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Distributed Applications

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Note: Many topics at this site are reduced versions of the text in "The Encyclopedia of Networking and Telecommunications." Search results will not be as extensive as a search of the book's CD-ROM.

Distributed applications allow users to interact with other systems on a network. A distributed application is traditionally divided into two parts-the front-end client and the back-end server. This is the client/server model, a model that balances processing loads between client and server. See "Client/Server Computing." Distributed means that clients may interact with many different servers all over the network.

Application/groupware suites like Microsoft Exchange, Novell GroupWise, Lotus Notes/Domino, and Netscape SuiteSpot are designed for distributed networks. Management applications that use SNMP can collect information from remote distributed systems and report it back to management systems.

The Internet and the Web are "massively distributed networks." Web browsers provide a universal client for accessing applications and resources on local and remote systems, either within the organization or outside. The object/component approach breaks up complex programs into smaller components that make it easier to distribute and update applications, especially on the Internet.

Dan Nessett of 3Com points out some important and emerging concepts for object technologies in his excellent paper "Massively Distributed Systems" (see the link on the related entries page). He points out two ways of organizing computations on distributed systems:

  • Move data to the processing, as is done with NFS (Network File System), World Wide Web, FTP, and Gopher.

  • Move processing to the data, as is done with active networking and Java applets (i.e., objects move within the distributed system, and carry both code and data).

Nessett notes that "If the object consists primarily of data, it will closely approximate moving data to the processing. If it consists primarily of code, it will closely approximate moving pro- cessing to the data."

The three-tier model consists of clients on one end and servers on the other, and a middle tier that provides services, business rules, transaction management, and other business logic. The server side may consist of database servers, data marts, and data warehouses. See "Distributed Computer Networks," "Multitiered Architectures" "Distributed Object Computing," and "Object Technologies."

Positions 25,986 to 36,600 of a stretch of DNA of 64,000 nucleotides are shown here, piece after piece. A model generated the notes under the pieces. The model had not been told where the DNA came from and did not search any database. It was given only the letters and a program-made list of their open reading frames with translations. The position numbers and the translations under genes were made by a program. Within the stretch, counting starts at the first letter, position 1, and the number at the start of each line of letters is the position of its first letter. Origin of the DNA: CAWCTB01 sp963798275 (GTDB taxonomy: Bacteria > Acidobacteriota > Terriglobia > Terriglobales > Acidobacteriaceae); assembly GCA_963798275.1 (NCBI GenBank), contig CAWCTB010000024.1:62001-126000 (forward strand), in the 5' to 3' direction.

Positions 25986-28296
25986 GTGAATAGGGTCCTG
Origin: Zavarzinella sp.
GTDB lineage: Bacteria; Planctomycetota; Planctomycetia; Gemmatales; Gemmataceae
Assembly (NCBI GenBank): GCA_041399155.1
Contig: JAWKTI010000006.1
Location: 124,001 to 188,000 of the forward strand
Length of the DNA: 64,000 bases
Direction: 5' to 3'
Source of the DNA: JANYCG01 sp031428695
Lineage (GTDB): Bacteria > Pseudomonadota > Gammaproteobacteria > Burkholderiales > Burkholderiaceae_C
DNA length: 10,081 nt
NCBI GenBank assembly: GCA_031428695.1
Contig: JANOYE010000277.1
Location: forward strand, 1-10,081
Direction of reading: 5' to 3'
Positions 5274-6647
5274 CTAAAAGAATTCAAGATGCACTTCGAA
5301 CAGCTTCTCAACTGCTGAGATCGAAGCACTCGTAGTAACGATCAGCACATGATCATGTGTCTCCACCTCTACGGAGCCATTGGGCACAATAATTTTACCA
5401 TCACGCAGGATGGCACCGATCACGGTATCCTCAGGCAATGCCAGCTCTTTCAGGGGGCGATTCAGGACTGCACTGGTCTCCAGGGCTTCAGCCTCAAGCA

The middleware component is now commonly referred to as an application server. Application servers interface with databases and information systems on the back end and clients, usually Web server clients, on the front end. The servers may perform relatively simple functions, such as building Web pages on-the-fly with data obtained from back-end servers. The servers may also provide more sophisticated functions, such as transaction processing in electronic commerce applications.

Application servers provide a variety of functions. They serve as a central hub for application services, including message routing, object exchange, transaction processing, data transformation, and so on. They also may support CORBA, Microsoft COM/DCOM, and Enterprise JavaBeans. Additional features include the ability to connect with a variety of back-end database services and to load balance the traffic between users and a cluster of servers.

Distributed Application Models

There are several models for creating distributed applications and providing a way for client, server, and components to communicate:

  • RPCs (remote procedure calls)    A session-oriented communication protocol between computers connected across networks. RPCs are generally used for real-time, connection- oriented activities.

  • Messaging services    Messaging services (usually called MOM, or message-oriented middleware) provide a way to exchange information between applications and components using queues and store-and-forward messaging. It is not appropriate for real-time communications. Newer techniques use XML. Microsoft's SOAP (Simple Object Access Protocol) is a message-passing protocol that uses HTTP to carry XML-formatted messages.

  • ORB (object-request brokering)    The best way to describe how ORBs fit into this picture is to describe their use in the Web client/server model. A user running a Web browser contacts a Web site and uses an ORB to locate a necessary component. Once he or she has the component, the client communicates through it to back-end services, and the original Web server is out of the picture.

For more information about middleware in general, see "Distributed Object Computing," and "Middleware and Messaging."

A transaction system protects data from damage that can occur if an in-process transaction fails due to hardware problems or communication problems. A business system may consist of data servers at far-flung locations that must contain the same information. If an inventory is stored over multiple servers to make data more available to local users, changes to the inventory in one location must be immediately posted to other locations. If a glitch occurs during the transaction, all the changes made so far must be backed out. No transaction is complete until it is fully written to all the data servers involved. This topic is covered further under "Transaction Processing."

Copyright (c) 2001 Tom Sheldon and Big Sur Multimedia.
All rights reserved under Pan American and International copyright conventions.